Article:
On Wednesday, the U.S. Department of Health and Human Services, Office for Civil Rights announced a $400,000 settlement with Metro Community Provider Network arising from MCPN’s alleged failure to implement adequate security management processes to safeguard electronic protected health information in accordance with the Health Insurance Portability and Accountability Act Security Rule. This settlement followed

Please join Crowell & Moring’s Jodi Daniel and Elliot Golding on January 31, 2017 for an ABA webinar called Evolving HIPAA Issues: Cloud, Mobile Apps, Access, and More

This in-person panel discussion (with simultaneous webinar broadcast) will provide perspectives from the HHS Office for Civil Rights (OCR), the former director of the HHS Office of

The Department of Health & Human Services Office of Civil Rights (“OCR”) announced on August 18, 2016 that it is stepping up enforcement actions related to small breaches.  Although OCR investigates all reported breaches affecting more than 500 people, this new initiative will increase investigations of breaches affecting fewer than 500 people.  As OCR recognizes,

The Department of Health and Human Services (“HHS”) Office of Civil Rights (“OCR”) has finally announced it is starting Phase 2 of its audit program.  OCR previously conducted a pilot audit of 115 Covered Entities in 2011-2012 to assess controls and processes.  Building on that experience, OCR will target approximately 200 Covered Entities and Business Associates in Phase 2.  Here is what entities can expect:

What: The audits will largely be “paper” reviews of policies and procedures, but will also include some on-site visits.  OCR indicates that it is “enhancing” its prior audit protocol, which OCR has already edited, based on changes in the Omnibus Rule.  OCR will first conduct desk audits of Covered Entities followed by a second round of desk audits for Business Associates (though these audits may also include site visits). A third set of audits will be conducted primarily onsite and will consider a broader range of issues than covered with the desk audits.  Some entities subject to a desk audit will also receive an onsite audit.  The audits will cover HIPAA only, not state privacy and security rules.

How: If selected for a desk audit, the timeline will generally be: (1) entities have 10 business days to provide requested documents electronically through a secure portal; (2) OCR will prepare draft findings; (3) auditees will have 10 business days to review and return written comments to OCR regarding the draft findings; and (4) OCR will complete a final audit report within 30 days of receiving comments back from the auditee.  Onsite audits will be more comprehensive than desk audits and will typically last 3-5 days.  In Phase 1 of the audit program, OCR typically provided 30-90 days advanced notice, but has not indicated how much notice will be provided for Phase 2.  Like desk audits, onsite auditees will have an opportunity to respond to OCR’s preliminary findings before a final report is prepared.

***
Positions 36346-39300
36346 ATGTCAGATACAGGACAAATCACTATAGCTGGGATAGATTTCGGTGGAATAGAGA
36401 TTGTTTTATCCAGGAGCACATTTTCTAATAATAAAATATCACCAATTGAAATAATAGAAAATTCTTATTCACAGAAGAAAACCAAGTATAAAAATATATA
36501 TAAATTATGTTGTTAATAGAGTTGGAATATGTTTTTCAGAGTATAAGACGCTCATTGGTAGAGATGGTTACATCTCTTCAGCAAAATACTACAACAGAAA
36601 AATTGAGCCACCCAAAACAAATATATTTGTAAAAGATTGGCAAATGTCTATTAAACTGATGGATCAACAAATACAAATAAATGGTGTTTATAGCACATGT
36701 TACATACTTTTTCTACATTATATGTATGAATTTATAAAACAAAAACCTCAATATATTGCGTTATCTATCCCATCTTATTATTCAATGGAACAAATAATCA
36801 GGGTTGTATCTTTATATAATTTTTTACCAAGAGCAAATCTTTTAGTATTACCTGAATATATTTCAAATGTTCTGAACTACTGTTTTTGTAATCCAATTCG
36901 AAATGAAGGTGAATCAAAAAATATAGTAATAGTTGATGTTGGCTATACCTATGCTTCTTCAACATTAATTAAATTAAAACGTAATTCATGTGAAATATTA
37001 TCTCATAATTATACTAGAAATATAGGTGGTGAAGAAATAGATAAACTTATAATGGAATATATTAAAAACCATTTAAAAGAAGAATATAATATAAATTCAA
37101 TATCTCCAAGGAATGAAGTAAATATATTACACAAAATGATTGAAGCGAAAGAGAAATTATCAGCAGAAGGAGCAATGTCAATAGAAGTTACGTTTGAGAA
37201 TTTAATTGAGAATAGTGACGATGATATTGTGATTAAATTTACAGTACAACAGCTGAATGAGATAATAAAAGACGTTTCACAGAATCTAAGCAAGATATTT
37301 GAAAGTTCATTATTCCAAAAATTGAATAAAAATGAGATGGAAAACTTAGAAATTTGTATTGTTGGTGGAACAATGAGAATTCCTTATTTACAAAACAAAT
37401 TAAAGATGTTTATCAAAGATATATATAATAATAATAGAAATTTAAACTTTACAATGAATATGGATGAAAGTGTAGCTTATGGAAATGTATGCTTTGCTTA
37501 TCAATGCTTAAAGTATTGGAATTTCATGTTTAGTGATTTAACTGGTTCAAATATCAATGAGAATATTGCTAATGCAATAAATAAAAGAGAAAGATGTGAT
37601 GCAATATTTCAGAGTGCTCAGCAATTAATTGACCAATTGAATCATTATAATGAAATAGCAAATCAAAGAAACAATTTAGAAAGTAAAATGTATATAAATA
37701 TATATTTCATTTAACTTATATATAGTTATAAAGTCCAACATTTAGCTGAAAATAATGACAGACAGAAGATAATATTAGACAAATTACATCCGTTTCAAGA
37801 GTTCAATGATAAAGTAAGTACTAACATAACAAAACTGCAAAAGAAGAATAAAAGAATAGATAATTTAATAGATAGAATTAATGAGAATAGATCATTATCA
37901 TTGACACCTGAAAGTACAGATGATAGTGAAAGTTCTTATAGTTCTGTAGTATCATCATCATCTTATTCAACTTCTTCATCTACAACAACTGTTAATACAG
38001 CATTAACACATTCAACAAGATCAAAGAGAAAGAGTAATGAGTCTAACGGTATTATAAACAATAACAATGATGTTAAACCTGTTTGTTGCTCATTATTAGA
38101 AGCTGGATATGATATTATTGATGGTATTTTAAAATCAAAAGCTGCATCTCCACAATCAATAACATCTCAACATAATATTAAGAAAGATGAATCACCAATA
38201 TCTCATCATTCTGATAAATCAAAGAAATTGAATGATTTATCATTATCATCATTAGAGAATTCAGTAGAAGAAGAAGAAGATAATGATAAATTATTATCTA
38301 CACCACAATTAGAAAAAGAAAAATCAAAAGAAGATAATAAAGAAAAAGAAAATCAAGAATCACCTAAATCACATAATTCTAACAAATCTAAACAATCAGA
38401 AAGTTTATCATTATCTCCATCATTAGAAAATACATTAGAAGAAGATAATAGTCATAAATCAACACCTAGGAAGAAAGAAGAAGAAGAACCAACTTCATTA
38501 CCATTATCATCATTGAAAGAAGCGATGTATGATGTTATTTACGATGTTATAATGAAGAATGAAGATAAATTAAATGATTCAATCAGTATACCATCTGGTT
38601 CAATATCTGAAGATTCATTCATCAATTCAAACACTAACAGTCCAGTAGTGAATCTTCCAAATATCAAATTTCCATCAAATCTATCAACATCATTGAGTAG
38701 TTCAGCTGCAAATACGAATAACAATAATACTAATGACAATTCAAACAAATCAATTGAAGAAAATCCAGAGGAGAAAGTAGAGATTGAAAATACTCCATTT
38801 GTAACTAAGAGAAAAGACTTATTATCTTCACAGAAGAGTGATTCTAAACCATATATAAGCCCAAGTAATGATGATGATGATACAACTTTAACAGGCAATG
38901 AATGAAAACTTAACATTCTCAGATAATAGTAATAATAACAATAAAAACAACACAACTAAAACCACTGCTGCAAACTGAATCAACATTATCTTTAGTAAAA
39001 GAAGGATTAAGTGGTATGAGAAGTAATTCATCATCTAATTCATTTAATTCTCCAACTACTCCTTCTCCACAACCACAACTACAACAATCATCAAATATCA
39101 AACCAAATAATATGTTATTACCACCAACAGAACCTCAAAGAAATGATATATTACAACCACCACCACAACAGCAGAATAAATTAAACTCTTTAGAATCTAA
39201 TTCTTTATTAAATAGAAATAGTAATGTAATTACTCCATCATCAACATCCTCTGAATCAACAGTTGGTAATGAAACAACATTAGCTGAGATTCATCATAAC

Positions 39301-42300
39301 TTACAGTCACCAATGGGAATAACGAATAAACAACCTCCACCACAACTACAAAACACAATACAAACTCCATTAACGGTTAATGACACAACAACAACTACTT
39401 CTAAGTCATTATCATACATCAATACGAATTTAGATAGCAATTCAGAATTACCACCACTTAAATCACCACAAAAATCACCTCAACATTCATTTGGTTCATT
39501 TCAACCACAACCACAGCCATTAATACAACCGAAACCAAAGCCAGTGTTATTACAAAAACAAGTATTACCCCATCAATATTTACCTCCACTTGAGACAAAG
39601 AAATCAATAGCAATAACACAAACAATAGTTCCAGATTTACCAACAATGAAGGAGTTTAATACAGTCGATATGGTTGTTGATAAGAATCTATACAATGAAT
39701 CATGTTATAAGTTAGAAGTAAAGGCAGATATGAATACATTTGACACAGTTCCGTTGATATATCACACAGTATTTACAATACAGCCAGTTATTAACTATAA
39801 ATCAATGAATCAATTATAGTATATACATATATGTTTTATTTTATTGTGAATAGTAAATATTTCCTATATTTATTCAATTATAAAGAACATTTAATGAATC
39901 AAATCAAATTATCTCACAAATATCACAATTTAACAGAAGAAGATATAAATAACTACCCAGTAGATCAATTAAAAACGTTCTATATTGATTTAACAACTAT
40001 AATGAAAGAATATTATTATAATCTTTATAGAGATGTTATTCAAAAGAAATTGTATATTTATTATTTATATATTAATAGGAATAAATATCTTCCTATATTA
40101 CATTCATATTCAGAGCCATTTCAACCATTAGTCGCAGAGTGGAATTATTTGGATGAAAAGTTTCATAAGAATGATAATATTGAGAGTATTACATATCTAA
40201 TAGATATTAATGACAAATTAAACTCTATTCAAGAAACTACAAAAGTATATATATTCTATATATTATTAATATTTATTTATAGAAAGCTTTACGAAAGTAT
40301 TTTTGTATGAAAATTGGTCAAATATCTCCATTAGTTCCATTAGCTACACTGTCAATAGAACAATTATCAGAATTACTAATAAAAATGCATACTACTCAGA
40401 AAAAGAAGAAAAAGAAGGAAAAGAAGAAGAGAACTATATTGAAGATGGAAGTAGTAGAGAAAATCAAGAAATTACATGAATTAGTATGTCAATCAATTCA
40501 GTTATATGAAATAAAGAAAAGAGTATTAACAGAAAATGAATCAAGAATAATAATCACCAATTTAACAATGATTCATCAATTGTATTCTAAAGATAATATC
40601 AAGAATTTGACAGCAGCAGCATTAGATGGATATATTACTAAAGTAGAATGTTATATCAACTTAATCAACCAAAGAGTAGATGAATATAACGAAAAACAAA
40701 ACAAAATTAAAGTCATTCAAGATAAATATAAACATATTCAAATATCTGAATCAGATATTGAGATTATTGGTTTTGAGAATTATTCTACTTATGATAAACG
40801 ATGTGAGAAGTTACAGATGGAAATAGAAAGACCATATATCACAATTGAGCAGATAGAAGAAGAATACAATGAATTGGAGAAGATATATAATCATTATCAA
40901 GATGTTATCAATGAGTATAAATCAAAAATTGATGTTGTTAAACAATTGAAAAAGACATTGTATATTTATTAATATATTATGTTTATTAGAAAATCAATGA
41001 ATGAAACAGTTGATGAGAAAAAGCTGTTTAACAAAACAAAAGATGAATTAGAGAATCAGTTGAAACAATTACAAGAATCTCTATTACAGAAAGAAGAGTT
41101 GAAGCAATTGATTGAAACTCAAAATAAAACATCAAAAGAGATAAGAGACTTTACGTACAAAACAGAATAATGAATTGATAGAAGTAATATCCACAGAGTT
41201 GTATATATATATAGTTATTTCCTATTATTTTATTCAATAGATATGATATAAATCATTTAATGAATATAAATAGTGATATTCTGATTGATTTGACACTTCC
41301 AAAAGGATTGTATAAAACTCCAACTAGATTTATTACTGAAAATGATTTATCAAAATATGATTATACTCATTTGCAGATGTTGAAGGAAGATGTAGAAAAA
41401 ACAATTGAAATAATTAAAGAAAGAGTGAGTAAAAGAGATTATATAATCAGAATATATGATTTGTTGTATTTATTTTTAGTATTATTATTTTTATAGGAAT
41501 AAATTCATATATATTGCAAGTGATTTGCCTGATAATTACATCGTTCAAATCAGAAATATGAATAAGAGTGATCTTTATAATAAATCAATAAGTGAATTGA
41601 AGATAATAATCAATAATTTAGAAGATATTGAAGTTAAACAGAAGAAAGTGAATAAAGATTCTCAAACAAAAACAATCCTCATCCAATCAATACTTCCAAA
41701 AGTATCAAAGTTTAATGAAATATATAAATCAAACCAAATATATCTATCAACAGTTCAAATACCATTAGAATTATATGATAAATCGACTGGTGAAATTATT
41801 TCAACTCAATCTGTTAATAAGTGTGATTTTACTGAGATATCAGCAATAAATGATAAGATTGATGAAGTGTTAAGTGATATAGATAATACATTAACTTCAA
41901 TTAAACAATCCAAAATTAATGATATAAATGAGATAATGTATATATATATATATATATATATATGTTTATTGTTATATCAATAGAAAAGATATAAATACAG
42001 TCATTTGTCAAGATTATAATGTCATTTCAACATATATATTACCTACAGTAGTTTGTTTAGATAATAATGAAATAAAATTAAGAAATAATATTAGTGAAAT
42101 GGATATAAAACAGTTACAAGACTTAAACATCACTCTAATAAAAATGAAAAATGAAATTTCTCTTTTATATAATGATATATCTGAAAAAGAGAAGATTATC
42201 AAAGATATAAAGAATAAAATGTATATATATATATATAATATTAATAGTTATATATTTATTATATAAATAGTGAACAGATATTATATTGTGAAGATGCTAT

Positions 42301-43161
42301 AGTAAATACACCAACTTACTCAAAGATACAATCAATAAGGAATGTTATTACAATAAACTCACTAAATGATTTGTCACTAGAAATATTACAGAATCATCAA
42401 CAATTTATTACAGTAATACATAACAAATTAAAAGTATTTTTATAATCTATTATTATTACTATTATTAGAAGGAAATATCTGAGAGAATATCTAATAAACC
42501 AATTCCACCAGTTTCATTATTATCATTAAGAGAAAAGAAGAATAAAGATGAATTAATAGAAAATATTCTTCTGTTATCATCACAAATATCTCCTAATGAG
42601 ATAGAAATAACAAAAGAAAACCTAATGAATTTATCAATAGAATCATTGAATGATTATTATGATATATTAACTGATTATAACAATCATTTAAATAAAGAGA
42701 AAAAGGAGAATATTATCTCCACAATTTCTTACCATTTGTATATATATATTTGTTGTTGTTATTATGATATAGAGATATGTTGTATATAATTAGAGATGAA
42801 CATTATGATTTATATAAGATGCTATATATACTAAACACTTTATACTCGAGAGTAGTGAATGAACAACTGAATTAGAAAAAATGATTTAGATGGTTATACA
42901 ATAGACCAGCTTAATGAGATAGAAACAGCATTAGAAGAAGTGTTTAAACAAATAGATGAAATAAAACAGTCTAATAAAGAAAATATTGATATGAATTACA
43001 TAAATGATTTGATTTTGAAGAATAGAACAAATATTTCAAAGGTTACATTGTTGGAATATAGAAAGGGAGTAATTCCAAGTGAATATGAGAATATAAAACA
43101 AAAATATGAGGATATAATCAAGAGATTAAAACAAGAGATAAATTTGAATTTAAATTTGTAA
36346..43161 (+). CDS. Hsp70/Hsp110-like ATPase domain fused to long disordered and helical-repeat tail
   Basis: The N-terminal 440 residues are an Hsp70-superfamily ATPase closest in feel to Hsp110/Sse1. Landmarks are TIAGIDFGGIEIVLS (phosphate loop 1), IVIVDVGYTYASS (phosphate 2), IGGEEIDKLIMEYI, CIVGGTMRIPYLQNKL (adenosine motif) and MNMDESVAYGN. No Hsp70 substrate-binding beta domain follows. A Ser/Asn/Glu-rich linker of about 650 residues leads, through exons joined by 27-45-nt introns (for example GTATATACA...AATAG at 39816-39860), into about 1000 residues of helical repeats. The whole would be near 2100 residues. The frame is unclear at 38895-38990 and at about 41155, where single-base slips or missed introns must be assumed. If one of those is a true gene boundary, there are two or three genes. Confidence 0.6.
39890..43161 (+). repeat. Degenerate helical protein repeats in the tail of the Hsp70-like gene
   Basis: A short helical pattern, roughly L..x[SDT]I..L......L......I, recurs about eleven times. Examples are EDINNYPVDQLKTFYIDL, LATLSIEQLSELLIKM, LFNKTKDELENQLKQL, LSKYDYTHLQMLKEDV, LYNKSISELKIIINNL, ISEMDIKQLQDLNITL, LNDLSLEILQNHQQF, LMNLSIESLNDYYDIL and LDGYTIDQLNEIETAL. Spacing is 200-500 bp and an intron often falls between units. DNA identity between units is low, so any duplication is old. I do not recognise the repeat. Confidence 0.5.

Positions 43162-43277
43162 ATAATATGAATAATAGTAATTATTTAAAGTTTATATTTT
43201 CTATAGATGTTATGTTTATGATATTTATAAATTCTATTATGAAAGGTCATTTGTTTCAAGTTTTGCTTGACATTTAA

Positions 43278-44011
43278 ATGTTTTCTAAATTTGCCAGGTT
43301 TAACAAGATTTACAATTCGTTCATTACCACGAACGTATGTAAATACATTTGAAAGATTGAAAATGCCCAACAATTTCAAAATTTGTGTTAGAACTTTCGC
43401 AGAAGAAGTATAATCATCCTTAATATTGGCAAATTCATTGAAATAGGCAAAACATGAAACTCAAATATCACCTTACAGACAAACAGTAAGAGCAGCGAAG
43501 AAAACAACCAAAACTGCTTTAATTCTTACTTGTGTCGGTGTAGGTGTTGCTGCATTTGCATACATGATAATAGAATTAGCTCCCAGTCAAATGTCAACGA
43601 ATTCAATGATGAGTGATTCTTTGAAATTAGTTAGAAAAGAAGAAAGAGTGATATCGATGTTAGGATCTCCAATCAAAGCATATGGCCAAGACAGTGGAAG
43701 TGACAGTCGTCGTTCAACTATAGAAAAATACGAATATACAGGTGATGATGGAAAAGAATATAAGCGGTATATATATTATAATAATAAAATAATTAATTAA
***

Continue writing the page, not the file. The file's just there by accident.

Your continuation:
Continue Reading OCR Announces Phase 2 of HIPAA Audits

OCR just announced another huge settlement.  The $1.5 million settlement with North Memorial Health Care is based on the alleged failure to enter into a business associate agreement and alleged failure to conduct a risk analysis.  The investigation started (as many OCR settlements often do) after OCR received a breach report regarding a stolen laptop

On Monday, the HHS Office of Civil Rights (OCR) released its third resolution and settlement agreement in as many weeks.  The $750,000 settlement with the University of Washington Medicine (“UWM”) is yet another citing the alleged failure to conduct an enterprise-wide risk analysis as required by the HIPAA Security Rule.  As part of the settlement,

The day before Thanksgiving, the HHS Office of Civil Rights (OCR) announced its first settlement involving a reported data breach implicating security of medical devices used in the hospital setting. OCR’s $850,000 settlement and resolution agreement with Lahey Hospital and Medical Center (LHMC) stem from the theft of a laptop workstation used to operate and produce images from a portable CT scanner from an unlocked treatment room on August 11, 2011.

Consistent with OCR’s past practice, OCR launched in-depth investigations that uncovered additional alleged HIPAA Security Rule violations following LHMC’s required breach reports to OCR. As part of its resolution agreement, LHMC agreed to update its security policies and procedures and comply with extensive training and reporting requirements conditions of a corrective action plan for two years.

The LHMC resolution is especially noteworthy for several reasons. At the outset, it is the first OCR resolution specifically involving a medical device in a hospital setting, as opposed to ePHI that hospitals store in EMRs/EHRs. Second, the number of individuals affected was relatively low compared to other incidents with comparably large settlements (only 600 people), which shows OCR is focused equally on large and small incidents.


Continue Reading HHS-OCR Announces First Settlement Involving Medical Device Security Issues